Until recently, my son has always been a confident student who gets reasonable grades. But now his grades have fallen and he has started to describe himself as "useless". How can I help?
It is sad that your child is going through some difficulties. No child should ever describe himself as "useless".
It is not uncommon for students to experience a setback in their studies. This may happen after an absence from school or when they transition from one level of learning to the next.
Often, there is a relatively simple solution to the academic problem, but the psychological effects need to be handled carefully.
Your first step is to identify the root cause. Is it related to a specific subject? Can your son identify where the issues are? His initial reaction may be to issue a blanket "I can't do it" statement, but you need to move past this reaction and look at his grades systematically.
Get a sheet of paper and divide it into columns - one for each subject. In each column, list the topics which have been covered. Use different coloured pens to mark them in the following categories: "understand completely", "understand but might need to revise" and "not sure about this".
You have two aims here: to pinpoint his weak areas but also to highlight ones where he is succeeding.
Once you have finished, look at the page, focusing on the topics which have been completely understood. Talk to your son about the quantity of work he has covered and the academic success he has already achieved.
Your next step is to design an action plan for areas he needs help with. You may decide to work through the problems together, you may hire a tutor or enrol him in an after-school "study clinic".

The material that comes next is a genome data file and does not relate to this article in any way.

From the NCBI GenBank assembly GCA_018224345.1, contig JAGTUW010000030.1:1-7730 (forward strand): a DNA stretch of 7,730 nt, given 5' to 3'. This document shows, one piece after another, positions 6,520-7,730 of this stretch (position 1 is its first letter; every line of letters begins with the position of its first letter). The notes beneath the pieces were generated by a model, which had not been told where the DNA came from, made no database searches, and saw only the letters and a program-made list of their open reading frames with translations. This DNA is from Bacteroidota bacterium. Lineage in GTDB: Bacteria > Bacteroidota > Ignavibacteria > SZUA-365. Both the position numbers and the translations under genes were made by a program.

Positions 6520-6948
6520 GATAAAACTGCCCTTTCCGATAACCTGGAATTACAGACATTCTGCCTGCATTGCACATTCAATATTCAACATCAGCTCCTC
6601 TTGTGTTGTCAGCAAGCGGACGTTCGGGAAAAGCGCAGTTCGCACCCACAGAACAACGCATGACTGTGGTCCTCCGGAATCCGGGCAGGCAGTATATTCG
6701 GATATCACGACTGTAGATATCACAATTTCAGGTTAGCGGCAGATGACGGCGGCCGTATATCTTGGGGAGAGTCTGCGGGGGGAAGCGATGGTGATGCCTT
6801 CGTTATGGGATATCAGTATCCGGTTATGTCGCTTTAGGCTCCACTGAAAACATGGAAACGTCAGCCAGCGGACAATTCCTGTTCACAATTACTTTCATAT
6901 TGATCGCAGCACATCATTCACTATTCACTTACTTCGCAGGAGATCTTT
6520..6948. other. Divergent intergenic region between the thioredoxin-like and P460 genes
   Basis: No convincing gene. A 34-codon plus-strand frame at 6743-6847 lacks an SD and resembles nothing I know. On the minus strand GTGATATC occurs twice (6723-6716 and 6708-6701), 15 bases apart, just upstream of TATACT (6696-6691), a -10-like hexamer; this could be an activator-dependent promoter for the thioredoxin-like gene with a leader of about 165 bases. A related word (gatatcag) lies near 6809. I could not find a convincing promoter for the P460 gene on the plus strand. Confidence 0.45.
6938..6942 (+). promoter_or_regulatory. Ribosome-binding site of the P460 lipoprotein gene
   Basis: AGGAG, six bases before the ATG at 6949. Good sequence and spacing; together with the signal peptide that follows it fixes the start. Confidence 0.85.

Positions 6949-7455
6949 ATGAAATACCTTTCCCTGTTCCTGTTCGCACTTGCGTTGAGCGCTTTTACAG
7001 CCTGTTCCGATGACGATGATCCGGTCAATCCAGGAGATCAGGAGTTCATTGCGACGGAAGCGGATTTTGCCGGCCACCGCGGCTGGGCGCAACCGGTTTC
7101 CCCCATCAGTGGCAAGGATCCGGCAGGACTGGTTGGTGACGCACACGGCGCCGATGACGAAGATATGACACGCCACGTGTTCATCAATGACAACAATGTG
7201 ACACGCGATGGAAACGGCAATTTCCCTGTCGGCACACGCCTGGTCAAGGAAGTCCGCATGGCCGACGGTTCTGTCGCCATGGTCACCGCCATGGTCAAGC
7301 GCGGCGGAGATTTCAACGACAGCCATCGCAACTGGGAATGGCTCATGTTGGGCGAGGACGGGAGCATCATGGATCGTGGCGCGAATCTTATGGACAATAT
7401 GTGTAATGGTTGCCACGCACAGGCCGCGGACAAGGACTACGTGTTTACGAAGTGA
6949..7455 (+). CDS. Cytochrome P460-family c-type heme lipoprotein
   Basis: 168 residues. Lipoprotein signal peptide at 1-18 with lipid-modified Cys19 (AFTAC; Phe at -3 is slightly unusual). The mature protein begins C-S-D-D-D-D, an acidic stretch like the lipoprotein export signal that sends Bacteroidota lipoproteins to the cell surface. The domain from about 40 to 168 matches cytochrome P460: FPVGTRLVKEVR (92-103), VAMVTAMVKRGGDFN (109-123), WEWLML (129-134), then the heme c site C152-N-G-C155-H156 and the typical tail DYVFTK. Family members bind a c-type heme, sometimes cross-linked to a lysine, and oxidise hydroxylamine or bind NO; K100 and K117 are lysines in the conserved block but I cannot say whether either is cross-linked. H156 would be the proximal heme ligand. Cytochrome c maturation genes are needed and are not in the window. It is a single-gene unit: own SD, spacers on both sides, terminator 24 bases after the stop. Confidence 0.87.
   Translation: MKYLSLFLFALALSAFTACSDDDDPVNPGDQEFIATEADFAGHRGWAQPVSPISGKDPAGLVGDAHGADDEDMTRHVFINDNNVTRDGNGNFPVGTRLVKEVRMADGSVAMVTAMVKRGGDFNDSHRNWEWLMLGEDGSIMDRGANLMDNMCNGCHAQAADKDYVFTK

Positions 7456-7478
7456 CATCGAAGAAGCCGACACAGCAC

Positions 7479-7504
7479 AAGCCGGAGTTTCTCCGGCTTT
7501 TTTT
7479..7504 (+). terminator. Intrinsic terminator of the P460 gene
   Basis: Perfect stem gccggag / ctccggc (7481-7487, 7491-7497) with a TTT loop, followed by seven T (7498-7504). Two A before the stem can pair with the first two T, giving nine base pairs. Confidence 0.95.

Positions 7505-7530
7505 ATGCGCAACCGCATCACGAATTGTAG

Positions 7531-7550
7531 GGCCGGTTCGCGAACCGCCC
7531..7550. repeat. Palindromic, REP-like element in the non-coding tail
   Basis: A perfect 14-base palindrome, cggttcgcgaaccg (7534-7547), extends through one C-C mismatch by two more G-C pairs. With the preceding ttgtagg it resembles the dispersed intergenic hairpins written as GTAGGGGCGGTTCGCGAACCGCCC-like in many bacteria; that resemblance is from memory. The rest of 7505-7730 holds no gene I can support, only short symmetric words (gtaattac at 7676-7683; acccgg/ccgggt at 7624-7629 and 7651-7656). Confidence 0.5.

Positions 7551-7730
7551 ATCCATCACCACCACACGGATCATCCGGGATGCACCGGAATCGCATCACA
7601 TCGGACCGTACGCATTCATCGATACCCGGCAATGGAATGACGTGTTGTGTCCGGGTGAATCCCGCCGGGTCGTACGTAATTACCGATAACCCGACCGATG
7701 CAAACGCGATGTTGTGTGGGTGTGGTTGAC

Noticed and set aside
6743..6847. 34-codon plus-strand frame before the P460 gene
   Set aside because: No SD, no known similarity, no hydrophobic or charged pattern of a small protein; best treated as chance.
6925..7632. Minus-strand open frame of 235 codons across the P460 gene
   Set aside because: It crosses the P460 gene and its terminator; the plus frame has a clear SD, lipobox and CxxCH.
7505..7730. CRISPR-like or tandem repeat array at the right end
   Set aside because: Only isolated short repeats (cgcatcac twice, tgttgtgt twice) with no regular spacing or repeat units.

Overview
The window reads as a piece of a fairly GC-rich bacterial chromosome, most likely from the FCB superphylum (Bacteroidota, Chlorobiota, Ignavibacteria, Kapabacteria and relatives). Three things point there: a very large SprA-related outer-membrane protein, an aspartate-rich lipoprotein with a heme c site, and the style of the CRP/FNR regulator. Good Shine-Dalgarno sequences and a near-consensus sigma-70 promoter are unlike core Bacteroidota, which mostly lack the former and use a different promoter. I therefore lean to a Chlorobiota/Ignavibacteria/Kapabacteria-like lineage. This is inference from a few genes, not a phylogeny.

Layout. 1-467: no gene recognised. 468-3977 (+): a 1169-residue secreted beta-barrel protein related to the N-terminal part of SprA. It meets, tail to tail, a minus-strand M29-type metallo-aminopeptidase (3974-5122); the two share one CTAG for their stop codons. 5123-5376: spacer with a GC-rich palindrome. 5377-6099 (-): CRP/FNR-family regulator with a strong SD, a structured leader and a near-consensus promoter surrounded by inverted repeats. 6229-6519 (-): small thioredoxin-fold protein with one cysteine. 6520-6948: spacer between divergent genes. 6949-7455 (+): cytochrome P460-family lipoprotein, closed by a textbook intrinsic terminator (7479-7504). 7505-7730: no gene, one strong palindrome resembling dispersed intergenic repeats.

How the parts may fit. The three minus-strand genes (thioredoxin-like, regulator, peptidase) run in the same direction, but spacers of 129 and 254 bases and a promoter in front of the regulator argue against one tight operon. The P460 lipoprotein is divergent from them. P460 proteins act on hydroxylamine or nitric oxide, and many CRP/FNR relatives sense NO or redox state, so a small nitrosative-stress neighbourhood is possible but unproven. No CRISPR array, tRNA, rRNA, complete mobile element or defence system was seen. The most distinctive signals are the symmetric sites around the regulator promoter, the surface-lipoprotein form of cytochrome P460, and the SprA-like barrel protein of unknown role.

Working through areas of weakness in a systematic way often leads to breakthroughs. Students suddenly realise they aren't total failures but have just missed a few key points. Keep your chart in a visible place and mark off the areas as your son covers them. For future planning, the chart can also act as a revision planner.
Once you have reassured your son about his academic ability, find out whether his concerns are caused by feedback from teachers or peers, be it a remark in the classroom or a poor test result.
It is worth contacting your son's teacher to discuss his changed attitude. First, the teacher will be able to monitor your son knowing that he is going through a fragile stage. Secondly, the teacher could provide insight on areas of improvement.
If it is revealed that your son has problems processing information, consult an educational psychologist. Without diagnosis, it is difficult for a teacher to know how to adapt his or her teaching style.
This process should give you a better idea of your son's learning style and abilities, and help you cope with future challenges.
Jessica Ogilvy-Stuart is director of the Brandon Learning Centre